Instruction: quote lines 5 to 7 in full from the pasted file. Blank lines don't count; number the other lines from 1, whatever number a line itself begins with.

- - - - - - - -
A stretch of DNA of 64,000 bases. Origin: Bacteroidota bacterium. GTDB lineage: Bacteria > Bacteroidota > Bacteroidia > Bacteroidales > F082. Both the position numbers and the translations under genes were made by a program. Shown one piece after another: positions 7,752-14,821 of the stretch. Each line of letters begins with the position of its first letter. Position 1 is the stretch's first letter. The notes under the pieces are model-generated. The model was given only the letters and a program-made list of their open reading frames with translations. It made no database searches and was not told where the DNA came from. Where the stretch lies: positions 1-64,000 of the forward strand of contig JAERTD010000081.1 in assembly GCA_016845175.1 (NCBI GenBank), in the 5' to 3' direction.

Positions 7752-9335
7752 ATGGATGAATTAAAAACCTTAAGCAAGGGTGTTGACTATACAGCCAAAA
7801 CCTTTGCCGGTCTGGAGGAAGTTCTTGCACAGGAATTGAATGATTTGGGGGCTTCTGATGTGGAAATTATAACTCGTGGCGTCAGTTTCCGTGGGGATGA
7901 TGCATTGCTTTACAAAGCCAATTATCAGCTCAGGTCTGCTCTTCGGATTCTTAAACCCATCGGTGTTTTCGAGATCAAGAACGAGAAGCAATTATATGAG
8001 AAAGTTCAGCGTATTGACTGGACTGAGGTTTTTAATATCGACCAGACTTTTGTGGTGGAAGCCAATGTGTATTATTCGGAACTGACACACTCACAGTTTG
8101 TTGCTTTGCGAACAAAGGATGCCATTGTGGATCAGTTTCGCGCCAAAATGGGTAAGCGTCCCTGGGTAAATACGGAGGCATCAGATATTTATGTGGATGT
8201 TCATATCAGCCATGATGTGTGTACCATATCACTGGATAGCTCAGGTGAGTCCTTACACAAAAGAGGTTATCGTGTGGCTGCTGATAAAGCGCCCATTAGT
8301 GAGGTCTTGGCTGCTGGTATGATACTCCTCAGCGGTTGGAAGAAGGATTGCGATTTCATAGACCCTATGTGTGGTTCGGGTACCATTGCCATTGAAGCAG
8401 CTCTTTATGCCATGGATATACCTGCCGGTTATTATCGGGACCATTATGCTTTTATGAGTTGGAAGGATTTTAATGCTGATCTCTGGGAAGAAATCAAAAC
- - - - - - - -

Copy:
7901 TGCATTGCTTTACAAAGCCAATTATCAGCTCAGGTCTGCTCTTCGGATTCTTAAACCCATCGGTGTTTTCGAGATCAAGAACGAGAAGCAATTATATGAG
8001 AAAGTTCAGCGTATTGACTGGACTGAGGTTTTTAATATCGACCAGACTTTTGTGGTGGAAGCCAATGTGTATTATTCGGAACTGACACACTCACAGTTTG
8101 TTGCTTTGCGAACAAAGGATGCCATTGTGGATCAGTTTCGCGCCAAAATGGGTAAGCGTCCCTGGGTAAATACGGAGGCATCAGATATTTATGTGGATGT